commands, examples, and encouragements to praise the Lord.
Matthew Henry pointed out that we can never add to God's perfections; therefore, our praises do not make God any greater than He already is. Praise does not change God, it changes us—and causes us to want to walk with Him and trust Him.
In my own experience, I have found that praise is not something that comes natural. It is awfully easy to incorporate praise into praying only to discover that it is not genuine, but is only a routine practice.
Do you know what I mean?
In the twelve studies on Adoration: Prayer as Worship, I have attempted to share both a Biblical base for praise and practical ideas to follow.
It is significant that every glimpse we are given into Heaven, praise is the dominant activity. One day each of God's children will join the multitudes of saints gathered around God's throne to worship Him in His presence. It is wise to get into practice down here so we will feel at home in Heaven's activity of praise. One key verse related to praise and the consequence of worship provides remarkable insight: "But the people who know their God shall be strong and do exploits" (Daniel 11:32). We are to praise God for who He is and there is only one source of information to guide our knowledge and understanding—the Bible. Worship is our response to who God is—His attributes, His character, His essence. In fact, prayer reveals God. Prayer is my response to who God is—whether it is adoration, confession, thanksgiving, petition, or intercession.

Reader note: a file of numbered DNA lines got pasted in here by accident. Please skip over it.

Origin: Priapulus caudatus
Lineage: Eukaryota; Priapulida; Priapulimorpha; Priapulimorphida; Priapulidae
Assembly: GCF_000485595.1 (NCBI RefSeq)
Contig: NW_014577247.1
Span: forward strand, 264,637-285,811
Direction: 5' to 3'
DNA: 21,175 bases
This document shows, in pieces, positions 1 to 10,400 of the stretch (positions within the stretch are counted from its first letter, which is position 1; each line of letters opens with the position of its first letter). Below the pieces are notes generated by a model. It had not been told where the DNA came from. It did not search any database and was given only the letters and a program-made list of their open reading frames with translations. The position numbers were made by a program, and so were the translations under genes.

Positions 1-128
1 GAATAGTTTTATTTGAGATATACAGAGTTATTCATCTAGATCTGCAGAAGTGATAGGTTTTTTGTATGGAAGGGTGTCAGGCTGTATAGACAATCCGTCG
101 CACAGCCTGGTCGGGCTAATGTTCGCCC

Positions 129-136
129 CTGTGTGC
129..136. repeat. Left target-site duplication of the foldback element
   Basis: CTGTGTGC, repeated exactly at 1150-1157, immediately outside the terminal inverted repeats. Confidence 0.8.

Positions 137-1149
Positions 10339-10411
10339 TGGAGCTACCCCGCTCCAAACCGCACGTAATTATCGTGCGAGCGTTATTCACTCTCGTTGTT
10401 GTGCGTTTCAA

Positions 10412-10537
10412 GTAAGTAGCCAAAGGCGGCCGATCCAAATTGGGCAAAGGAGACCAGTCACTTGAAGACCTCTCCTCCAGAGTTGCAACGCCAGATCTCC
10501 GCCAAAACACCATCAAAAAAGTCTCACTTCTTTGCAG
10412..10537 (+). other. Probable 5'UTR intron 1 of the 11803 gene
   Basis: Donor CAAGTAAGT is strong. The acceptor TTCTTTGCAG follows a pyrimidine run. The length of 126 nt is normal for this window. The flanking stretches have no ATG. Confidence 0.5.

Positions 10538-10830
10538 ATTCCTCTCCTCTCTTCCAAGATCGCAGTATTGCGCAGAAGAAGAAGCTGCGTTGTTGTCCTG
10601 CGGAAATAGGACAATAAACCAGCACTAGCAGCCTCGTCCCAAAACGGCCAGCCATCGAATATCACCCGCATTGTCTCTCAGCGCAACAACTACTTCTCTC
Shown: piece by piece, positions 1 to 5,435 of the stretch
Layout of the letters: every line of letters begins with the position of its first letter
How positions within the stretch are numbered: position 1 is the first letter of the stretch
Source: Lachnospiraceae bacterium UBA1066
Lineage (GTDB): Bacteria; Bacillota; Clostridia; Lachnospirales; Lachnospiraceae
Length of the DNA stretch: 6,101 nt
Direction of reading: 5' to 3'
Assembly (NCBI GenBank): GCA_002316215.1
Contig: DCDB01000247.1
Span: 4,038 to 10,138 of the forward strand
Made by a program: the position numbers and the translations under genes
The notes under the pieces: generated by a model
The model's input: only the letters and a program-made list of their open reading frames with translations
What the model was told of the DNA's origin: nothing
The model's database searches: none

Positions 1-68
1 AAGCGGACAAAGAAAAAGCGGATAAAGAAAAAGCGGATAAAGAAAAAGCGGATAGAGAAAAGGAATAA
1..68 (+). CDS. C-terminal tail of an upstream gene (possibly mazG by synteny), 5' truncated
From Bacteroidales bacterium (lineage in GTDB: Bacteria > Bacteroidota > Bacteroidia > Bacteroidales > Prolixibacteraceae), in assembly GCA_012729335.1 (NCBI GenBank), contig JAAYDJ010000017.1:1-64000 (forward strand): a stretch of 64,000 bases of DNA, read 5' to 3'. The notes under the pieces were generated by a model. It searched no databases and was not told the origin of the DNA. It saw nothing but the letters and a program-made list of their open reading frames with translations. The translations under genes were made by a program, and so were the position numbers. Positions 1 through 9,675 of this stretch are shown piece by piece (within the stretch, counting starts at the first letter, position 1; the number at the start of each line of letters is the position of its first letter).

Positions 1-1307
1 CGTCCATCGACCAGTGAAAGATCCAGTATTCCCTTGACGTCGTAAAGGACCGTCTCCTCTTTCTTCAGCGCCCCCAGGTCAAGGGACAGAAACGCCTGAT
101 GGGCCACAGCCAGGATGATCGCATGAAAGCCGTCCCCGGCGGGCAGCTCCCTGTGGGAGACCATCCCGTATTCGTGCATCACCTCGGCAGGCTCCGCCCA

My prayer is that the studies on praise will bless you as you study and that you will be a better worshiper as you put into practice what you learn.
Yours in Calvary love,
J. Gordon Henry